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Right on Crime | March 21, 2011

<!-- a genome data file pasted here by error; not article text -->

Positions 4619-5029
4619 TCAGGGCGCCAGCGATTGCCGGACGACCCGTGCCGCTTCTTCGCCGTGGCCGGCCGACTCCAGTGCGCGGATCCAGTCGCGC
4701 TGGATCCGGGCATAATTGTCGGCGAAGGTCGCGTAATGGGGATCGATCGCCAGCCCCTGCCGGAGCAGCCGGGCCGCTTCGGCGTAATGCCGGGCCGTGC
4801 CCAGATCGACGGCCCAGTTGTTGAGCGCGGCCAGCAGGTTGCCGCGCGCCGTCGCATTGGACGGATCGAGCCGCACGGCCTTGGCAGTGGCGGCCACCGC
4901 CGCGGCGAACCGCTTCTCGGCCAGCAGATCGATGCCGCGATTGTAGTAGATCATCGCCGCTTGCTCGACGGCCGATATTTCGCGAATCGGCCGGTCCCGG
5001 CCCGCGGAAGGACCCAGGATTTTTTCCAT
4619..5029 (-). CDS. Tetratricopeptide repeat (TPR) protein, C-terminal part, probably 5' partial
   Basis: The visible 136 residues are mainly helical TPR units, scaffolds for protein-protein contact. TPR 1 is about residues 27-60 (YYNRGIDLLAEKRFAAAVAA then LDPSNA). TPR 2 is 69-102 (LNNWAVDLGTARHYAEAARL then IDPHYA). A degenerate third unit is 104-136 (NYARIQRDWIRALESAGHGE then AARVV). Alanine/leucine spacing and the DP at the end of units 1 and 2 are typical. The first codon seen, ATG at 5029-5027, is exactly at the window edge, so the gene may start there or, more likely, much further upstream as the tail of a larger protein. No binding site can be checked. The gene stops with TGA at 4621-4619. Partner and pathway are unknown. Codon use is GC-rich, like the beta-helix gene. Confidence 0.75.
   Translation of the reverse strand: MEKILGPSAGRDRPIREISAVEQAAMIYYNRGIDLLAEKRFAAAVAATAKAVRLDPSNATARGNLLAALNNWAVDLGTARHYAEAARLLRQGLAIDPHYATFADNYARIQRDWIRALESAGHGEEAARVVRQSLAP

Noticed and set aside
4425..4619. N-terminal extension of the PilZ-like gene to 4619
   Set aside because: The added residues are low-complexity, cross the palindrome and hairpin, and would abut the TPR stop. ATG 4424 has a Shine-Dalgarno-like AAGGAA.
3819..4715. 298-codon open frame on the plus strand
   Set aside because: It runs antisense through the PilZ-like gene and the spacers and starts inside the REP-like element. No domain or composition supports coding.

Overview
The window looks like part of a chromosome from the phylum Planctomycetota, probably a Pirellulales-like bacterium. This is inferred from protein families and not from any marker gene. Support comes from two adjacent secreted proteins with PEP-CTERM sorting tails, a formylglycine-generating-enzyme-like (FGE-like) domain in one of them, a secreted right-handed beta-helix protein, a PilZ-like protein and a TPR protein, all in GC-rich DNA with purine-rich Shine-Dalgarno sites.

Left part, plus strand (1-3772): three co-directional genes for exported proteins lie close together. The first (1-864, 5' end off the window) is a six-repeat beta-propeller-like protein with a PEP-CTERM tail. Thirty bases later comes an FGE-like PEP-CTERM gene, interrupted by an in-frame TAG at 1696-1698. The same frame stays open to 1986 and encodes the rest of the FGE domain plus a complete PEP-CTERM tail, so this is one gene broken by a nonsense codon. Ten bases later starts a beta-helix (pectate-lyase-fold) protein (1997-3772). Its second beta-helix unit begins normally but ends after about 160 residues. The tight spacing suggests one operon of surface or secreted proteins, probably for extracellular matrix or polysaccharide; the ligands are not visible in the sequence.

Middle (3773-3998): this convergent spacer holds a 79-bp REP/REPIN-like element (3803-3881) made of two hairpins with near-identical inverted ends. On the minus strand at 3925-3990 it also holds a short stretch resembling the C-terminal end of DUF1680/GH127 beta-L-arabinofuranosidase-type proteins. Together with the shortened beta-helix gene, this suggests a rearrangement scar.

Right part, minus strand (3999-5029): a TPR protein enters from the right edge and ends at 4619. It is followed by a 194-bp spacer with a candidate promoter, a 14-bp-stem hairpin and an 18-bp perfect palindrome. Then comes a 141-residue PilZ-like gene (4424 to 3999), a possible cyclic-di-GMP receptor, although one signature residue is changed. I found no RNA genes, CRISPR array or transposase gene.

An interesting new article in The Crime Report details the mountain of restrictions that ex-offenders face when trying to gain employment. Some of these restrictions are sensible (“[s]ex-offenders are generally barred from work in schools [and] ex-felons cannot generally work in law enforcement”), but many of the restrictions are based on little or no criminological research. For example, the article explains that many restrictions preventing ex-offenders from becoming barbers are based on concerns about what someone with a history of violence may do if given a sharp blade. (“[T]hink Sweeny Tood” the article quips.) Such restrictions may make sense for offenders who were convicted of violent crimes, but it is difficult to see why public safety necessarily benefits from imposing such restrictions on non-violent offenders. Indeed, if unreasonable restrictions on employment cause ex-offenders to recidivate (research shows that employment is a key factor in reducing recidivism), then it is possible that these policies are a net detriment to public safety.